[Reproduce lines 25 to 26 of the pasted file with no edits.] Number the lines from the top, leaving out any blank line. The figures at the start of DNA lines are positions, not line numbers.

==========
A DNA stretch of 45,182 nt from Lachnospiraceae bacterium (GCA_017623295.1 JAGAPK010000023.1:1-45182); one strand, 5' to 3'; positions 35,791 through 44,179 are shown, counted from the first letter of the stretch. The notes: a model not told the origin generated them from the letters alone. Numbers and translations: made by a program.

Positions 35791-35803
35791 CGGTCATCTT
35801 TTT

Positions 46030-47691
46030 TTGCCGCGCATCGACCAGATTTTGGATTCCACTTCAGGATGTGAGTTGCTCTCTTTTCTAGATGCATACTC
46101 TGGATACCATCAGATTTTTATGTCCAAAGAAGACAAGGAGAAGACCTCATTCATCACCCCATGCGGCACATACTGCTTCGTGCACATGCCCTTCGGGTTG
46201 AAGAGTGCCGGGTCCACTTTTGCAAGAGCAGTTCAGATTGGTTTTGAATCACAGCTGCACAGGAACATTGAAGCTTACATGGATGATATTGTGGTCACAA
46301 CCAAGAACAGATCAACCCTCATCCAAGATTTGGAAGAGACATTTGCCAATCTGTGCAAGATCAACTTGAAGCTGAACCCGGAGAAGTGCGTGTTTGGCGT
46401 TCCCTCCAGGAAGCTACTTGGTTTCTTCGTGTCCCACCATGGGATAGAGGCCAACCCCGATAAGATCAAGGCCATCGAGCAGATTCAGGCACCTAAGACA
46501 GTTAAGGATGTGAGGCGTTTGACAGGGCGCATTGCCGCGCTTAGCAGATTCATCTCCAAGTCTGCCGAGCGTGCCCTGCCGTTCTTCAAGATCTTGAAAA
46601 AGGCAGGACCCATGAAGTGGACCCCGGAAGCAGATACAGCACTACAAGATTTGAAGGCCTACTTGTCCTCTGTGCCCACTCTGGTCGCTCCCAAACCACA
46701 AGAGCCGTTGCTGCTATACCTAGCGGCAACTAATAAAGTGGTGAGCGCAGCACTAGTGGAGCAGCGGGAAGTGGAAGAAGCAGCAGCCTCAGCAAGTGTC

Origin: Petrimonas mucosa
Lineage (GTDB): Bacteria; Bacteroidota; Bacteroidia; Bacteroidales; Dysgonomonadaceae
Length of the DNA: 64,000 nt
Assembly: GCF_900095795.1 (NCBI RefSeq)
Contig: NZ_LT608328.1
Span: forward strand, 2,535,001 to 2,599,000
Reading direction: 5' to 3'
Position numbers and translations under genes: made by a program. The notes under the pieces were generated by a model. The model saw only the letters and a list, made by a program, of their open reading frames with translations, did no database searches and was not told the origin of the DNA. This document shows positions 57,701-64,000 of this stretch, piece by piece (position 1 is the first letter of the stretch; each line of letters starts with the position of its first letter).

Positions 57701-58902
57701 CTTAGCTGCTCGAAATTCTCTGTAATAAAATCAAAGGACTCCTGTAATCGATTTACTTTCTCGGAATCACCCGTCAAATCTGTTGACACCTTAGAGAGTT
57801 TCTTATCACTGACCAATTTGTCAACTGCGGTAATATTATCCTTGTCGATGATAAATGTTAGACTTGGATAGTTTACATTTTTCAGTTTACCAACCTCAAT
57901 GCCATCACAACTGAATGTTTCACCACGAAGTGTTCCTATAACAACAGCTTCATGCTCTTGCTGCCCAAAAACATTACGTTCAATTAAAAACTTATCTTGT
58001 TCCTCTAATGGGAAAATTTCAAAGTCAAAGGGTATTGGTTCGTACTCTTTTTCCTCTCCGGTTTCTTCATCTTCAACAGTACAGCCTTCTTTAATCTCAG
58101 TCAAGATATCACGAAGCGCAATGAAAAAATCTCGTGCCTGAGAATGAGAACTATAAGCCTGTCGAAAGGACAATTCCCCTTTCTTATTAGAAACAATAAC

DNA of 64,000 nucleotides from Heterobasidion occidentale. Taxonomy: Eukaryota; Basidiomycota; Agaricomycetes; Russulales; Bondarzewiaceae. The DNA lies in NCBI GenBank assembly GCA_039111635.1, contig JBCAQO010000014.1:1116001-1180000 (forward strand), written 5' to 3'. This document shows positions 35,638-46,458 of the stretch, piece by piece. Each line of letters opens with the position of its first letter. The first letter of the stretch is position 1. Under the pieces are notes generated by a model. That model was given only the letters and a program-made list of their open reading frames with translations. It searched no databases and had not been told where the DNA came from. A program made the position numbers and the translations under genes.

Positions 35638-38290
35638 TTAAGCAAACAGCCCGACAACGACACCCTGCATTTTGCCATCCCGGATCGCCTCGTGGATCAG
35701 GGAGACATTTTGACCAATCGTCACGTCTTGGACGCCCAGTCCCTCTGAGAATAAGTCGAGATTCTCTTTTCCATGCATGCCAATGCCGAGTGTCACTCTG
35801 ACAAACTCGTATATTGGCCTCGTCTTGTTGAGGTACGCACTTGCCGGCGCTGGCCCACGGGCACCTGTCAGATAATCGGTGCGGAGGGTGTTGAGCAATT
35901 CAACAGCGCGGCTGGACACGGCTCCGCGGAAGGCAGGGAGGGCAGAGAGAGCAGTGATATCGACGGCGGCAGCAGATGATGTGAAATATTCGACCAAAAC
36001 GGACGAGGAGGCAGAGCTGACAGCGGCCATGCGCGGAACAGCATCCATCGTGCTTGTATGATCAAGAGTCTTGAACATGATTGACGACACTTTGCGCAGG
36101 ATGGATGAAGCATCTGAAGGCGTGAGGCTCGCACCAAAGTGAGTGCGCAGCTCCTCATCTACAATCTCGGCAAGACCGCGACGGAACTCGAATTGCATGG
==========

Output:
57901 GCCATCACAACTGAATGTTTCACCACGAAGTGTTCCTATAACAACAGCTTCATGCTCTTGCTGCCCAAAAACATTACGTTCAATTAAAAACTTATCTTGT
58001 TCCTCTAATGGGAAAATTTCAAAGTCAAAGGGTATTGGTTCGTACTCTTTTTCCTCTCCGGTTTCTTCATCTTCAACAGTACAGCCTTCTTTAATCTCAG